[arin-ppml] Draft Policy 2009-1: Transfer Policy (Using the Emergency PDP)

Milton L Mueller mueller at syr.edu
Fri Mar 27 23:44:29 EDT 2009

Hate to jump into this again, but there is some serious self-delusion going on here.

From: arin-ppml-bounces at arin.net [mailto:arin-ppml-bounces at arin.net] On Behalf Of Bill Darte
The 2008-2 while very close to what they wanted [but] was fatally flawed [by] its length, complexity and legalistic language.

2008-2 was a viable if somewhat conservative and bureaucratic proposal. It became lengthy and complex because of good-faith efforts to respond to the dialogue on this list. I never believed that its complexity was crippling and always believed that however far it was from my own preferences, it was much better than doing nothing. The people who opposed it were simply being rigid and clinging to the good old days of a pre-scarcity address space. IMHO they are the ones responsible for the current issue.

And, I might add the serious resistance by the community to any form of for-fee transfer policy.

I love this word "the community." For those of us who understand grammar, the presence of the definite article is striking. It suggests homogeneity where there obviously is none. As I recall there are about a dozen vocal opponents to the idea of transfer markets, and an equal number of vocal supporters. And when ARIN conducted a survey they found that the majority actually favored the idea. But the vocal minority succeeded in blocking the idea. Hooray for consensus.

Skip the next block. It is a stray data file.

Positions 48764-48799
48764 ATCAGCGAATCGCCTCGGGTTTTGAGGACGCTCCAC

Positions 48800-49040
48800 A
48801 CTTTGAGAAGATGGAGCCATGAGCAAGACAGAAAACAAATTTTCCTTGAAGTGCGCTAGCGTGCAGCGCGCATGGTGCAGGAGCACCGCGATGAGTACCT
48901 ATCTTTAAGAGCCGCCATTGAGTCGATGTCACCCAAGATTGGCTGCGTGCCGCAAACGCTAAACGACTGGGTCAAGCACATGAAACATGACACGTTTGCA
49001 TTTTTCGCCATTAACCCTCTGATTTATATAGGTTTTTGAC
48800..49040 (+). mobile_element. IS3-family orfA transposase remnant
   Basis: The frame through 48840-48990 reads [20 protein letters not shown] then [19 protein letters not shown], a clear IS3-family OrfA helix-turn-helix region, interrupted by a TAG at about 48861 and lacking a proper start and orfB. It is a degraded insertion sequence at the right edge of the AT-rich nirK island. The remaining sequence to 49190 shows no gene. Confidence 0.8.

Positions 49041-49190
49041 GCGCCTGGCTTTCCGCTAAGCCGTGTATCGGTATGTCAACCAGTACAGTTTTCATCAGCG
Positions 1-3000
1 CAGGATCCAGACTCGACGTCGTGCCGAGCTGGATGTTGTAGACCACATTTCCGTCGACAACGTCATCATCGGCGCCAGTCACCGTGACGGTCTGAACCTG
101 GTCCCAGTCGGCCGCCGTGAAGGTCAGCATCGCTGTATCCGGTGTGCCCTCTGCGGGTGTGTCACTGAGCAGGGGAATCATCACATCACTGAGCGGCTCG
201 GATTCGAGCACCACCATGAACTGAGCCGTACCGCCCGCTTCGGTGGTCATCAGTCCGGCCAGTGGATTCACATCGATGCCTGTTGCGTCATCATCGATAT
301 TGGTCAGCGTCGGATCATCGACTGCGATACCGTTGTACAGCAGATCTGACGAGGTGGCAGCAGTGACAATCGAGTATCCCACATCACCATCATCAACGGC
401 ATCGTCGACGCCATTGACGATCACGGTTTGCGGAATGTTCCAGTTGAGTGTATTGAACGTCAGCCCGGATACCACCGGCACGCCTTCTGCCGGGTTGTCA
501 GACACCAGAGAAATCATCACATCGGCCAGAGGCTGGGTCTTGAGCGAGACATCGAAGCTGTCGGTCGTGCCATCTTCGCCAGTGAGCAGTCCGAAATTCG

So a policy that seemed to be OK with them (since there was little overall resistance to it) was proposed...2008-6.  Its (if I do say so myself) careful crafting was all about drawing the greatest consensus through protections, explicit rationale and simplicity barely passed the ACs assessment of consensus...this was helped by the explicit and outspoken encouragement (LA meeting) by ARIN counsel.

I never understood 2008-6. As far as I could see it was an attempt to permit transfers while assuring everyone that everything was the same and nothing was changing. Another interpretation is that you can't rely on "consensus" among a "community" when dealing with basic economic distributional conflicts and fundamental differences in ideology. The Board - probably wisely - realized that action had to be taken, and took action.

Seriously, put aside differences about the substantive policy and ask yourself a fundamental question about consensus policy making. Perhaps it will help to put it in a different context. Suppose that The Fed's response to the financial crisis relied on "consensus" decision making and you had roughly half "the community" warning that the entire economy was headed for catastrophe unless we did X and the other half saying that we face a catastrophe if we don't do Y. If there is no "consensus" then the only option is to do nothing - which both sides think is not a viable option. What then?

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